What Barrett makes up for in decision-making he loses in designed runs, as Miller's signature quarterback counters will likely disappear from the Buckeyes' playbook in the coming year. For that reason alone, the running backs should shoulder the load of the OSU run game, although opposing defenses could make Barrett prove what he's capable of on the ground.
Nevertheless, expect to hear names like Ezekiel Elliott, Rod Smith, Bri'onte Dunn and Curtis Samuel early and often for the Buckeyes this season—especially in their debut against the Midshipmen. Both facets of the Ohio State offense may be unproven, but like legendary Buckeyes coach Woody Hayes once said, there are three things that can happen when you throw the ball—and two of them are bad.
When it comes to arm strength, Barrett is no Miller, nor is he even fellow signal-caller Cardale Jones. But that's no secret to Herman, who's well aware of his new starting quarterback's physical shortcomings.
"We've gotta work on strengthening his arm," Herman admitted. "He's a distant third behind Braxton and Cardale in terms of just rearing back and trying to throw it through a wall."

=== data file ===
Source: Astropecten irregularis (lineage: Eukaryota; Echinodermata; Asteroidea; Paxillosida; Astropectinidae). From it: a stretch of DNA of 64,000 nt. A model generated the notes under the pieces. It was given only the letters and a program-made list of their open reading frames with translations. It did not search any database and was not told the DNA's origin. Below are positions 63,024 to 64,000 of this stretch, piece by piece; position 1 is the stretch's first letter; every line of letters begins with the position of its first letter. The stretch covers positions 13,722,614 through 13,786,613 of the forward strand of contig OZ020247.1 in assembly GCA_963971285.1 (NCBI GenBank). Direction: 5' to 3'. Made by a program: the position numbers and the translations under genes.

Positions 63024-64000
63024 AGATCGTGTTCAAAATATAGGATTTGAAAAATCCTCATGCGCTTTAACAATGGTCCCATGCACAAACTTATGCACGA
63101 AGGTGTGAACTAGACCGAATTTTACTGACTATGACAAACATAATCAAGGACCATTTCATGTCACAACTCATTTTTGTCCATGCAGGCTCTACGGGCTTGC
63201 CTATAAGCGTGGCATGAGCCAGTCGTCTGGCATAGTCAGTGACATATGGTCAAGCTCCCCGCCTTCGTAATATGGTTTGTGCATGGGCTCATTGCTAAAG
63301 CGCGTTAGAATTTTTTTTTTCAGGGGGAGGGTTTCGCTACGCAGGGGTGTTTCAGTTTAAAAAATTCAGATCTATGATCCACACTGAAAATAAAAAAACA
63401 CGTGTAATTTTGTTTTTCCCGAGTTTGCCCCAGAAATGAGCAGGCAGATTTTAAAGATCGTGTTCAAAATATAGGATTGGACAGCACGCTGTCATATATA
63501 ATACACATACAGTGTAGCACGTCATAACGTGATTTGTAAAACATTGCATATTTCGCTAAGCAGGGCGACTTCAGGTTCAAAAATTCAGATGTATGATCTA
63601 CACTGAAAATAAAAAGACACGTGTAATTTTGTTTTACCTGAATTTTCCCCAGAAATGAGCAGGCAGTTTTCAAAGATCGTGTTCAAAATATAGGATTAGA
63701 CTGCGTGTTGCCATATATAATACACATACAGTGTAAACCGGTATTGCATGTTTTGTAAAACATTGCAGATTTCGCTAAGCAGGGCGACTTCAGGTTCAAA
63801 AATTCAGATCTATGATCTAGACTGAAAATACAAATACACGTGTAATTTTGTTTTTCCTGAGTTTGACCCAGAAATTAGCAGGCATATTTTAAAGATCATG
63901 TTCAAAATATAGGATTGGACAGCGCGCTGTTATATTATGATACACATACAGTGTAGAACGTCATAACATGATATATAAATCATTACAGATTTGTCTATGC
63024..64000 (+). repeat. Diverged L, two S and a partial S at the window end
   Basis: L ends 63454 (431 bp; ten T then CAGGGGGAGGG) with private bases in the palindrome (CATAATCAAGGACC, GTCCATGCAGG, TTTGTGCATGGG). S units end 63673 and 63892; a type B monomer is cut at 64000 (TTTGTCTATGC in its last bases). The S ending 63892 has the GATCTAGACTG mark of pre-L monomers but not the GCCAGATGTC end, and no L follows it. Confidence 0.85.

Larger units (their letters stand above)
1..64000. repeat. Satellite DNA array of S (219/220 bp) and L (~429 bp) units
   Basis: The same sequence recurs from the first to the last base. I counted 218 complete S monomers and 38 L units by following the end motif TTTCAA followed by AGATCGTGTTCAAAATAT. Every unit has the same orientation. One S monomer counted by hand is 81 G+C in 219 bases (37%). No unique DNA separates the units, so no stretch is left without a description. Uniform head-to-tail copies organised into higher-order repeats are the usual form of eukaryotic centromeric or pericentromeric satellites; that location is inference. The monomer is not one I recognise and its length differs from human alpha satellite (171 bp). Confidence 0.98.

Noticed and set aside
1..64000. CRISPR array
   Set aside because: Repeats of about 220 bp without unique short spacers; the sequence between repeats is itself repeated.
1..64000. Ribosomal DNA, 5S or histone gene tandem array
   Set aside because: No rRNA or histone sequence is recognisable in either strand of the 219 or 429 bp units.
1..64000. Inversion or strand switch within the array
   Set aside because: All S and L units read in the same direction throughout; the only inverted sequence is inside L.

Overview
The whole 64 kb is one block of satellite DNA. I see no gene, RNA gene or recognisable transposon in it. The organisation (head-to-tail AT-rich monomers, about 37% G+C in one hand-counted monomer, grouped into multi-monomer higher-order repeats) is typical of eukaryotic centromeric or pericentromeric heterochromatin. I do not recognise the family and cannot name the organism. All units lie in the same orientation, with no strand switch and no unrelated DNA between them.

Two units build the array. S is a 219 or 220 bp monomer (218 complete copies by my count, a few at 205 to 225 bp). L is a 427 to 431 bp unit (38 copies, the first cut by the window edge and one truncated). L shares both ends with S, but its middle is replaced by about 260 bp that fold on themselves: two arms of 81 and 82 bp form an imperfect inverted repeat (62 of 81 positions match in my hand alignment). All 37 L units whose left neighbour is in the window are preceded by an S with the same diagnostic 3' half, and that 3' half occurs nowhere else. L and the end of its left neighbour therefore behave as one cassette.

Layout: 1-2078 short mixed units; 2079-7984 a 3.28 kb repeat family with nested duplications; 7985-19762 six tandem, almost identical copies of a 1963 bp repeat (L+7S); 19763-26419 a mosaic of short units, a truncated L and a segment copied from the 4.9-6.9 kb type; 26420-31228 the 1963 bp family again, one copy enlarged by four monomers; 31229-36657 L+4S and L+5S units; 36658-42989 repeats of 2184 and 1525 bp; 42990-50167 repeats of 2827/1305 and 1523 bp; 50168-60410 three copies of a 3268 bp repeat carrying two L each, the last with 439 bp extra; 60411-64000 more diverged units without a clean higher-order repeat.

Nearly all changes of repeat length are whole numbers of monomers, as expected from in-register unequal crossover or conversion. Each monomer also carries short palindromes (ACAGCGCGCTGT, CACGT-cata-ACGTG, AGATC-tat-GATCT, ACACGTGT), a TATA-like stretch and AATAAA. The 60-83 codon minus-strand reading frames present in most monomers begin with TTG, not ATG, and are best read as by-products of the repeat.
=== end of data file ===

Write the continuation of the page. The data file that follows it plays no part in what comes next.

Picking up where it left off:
So gone will be deep balls from the Buckeyes quarterback, perhaps attempts that would have predominately been targeted for senior speedster Devin Smith. But what Barrett lacks in power, he makes up for in accuracy, which could ultimately prove for a more well-rounded attack in the OSU passing game.
"He gets the ball out quickly, is very efficient. Smooth release. Very accurate," Herman said of Barrett. "Extremely cerebral."
One player in particular who could benefit from Barrett's insertion into the starting lineup is wide receiver/running back Dontre Wilson, who came to Ohio State expected to play the "Percy Harvin role" in Meyer's offense. With dinks and dunks expected to be in the new bread and butter of the Buckeyes offensive approach, look for a lot of them to land in the arms of Wilson, as well as senior tight end Jeff Heuerman.